Publisher’s Note

Is Rick Perry the new Herbert Hoover?

Is Rick Perry the Next herbert Hoover?

Herbert Hoover sank the GOP for two generations. If Rick Perry doesn’t act fast, he may do to Texas what Hoover did to the nation.

IN HIS FIRST FULL TERM, RICK PERRY MAY accomplish something nobody dreamed a Republican governor could do. He may drive white suburban voters into the open arms of the Democratic Party.

Political scientists call a moment of high crisis a “party-changing event.” Politicians call it being hit in the face with a 2-by-4. After a legislative session in which the governor has resolutely refused to act, the Republican Party is likely to find the 2-by-4 swinging in its direction.

I don’t know Rick Perry, but his detractors say he is one taco short of a combo platter. Of course, that doesn’t explain why he’s the governor and they’re not. As far as I can tell, there is little correlation between intelligence and success in politics. History’s floor is littered with the failures of smart people.

Herbert Hoover, for example, may have been the smartest president we ever had. But after the stock market crashed in 1929, he didn’t see what was happening. By the time he did, it was too late.

Now, for the first time since Reconstruction, the Republicans are in charge in Austin. They have done some good with their majority. They are committed to repealing Robin Hood, an egregious bit of socialism that levels public education to the lowest common denominator. They have put reasonable brakes on the emotionally charged decision to have an abortion. They will probably pass tort reform, and they may be able to cap malpractice awards. If they’ve also mixed in a little outright pandering, such as mandating a minute of silence in public schools, I don’t mind. I like being pandered to.

But so far nobody but Lt. Gov. David Dewhurst has shown any intelligent leadership on the one issue that could mean success or failure for this state for the next decade and beyond. I’m talking about money—raising it and spending it.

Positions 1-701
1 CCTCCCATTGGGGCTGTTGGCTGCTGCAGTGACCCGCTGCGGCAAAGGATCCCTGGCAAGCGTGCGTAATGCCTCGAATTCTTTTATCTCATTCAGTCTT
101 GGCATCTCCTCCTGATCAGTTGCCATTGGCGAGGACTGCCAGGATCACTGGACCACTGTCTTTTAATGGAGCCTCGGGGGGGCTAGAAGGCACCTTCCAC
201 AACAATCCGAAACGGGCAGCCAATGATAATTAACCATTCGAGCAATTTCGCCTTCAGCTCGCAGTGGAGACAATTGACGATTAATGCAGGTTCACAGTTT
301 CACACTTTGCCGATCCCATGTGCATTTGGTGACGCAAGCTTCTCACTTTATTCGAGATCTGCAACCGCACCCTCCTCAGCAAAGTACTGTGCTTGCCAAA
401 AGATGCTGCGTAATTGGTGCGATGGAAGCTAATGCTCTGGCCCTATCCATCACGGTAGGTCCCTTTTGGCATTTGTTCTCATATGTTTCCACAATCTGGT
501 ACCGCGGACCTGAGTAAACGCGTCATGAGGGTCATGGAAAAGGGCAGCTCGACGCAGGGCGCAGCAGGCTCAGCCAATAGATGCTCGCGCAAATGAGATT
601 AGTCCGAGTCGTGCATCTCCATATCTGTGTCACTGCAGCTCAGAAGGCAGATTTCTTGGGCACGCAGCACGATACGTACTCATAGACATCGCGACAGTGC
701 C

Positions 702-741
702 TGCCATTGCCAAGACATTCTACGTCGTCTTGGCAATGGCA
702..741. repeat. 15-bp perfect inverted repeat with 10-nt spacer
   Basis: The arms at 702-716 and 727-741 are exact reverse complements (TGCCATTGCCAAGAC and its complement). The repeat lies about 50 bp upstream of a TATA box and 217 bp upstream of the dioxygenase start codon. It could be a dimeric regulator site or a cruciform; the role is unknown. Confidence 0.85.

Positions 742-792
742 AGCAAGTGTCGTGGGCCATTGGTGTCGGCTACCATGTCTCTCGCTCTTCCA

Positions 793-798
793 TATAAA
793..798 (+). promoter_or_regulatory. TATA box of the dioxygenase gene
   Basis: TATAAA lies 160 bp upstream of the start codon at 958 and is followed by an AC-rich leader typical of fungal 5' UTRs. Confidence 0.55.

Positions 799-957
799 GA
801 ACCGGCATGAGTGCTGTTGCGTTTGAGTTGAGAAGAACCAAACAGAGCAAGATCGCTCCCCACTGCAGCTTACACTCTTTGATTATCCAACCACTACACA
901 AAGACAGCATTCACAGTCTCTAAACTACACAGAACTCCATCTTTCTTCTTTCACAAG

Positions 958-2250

Texas has always taken pride in its low taxes. When the federal tax rate was 70 to 80 percent of personal income, our low tax rate was a major attraction to companies and entrepreneurs. People flocked to Texas to escape confiscatory tax rates and to make their fortunes.

But that was then. This is now. The federal tax rate, even after Clinton, is 35 to 40 percent. Companies and entrepreneurs now ask what services a state can deliver. California is the eighth highest taxed state in the Union, but that didn’t stop Silicon Valley from exploding with entrepreneurial fervor. Liberal, highly-taxed Massachusetts and New York weren’t far behind. It’s no coincidence that these states contain some of the best universities in America.

Among the four major states, Texas still ranks last in taxation: New York is second (after Maine), California is eighth, Florida is 44th, and Texas is 46th.

Here’s what the four major states’ deficits for 2003 look like: California, $34.6 billion; New York, $12 billion; Texas, $12 billion (at last count); and Florida, $2 billion. New York and California’s high taxes may have caused their deficits. Low taxes caused ours.

All three major states look better than Texas when compared on “fiscal capacity,” the ability to raise revenues from their existing economic base. With 100 as the U.S. state average, California is at 104.7, New York is at 100.8, Florida is at 100.2, but Texas is at 94.6.

Now look at spending needs, again with 100 as the average: California is at 104.4, which means it will overcome its deficit eventually; New York is at 98.3 and Florida is at 96.6, which means they will overcome their deficits easily; but Texas is at 111.1. And that’s spending for current needs and population growth, with not a dime extra for a weakened higher-education system or our public schools.

This is not just bad news; it is terrible news. It means we have a permanent, built-in deficit for the foreseeable future. Meanwhile, the governor merely intones his chant of “no new taxes.” I know a straightjacket when I see it, and Rick Perry seems to have wrapped himself in one. His only option is to call a special session and wait to see if anyone brings a pair of scissors.

Why should I complain? After all, D Magazine pays no state taxes. We get away with that because our parent company is a limited partnership, not a corporation. If we had organized as a corporation, we’d have to pay about $80,000 a year in franchise taxes, so we didn’t. It was as simple—and as patently obvious—as that. It’s a loophole big enough to drive a truck through, and even the governor has meekly suggested that it be closed. But since it mainly protects law firms, my bet is it won’t be.

I once wrote about the lessons of history in a book titled Condemned to Repeat It. I left out the story of Herbert Hoover and the Depression. Until Rick Perry, it never occurred to me that anyone would forget it.


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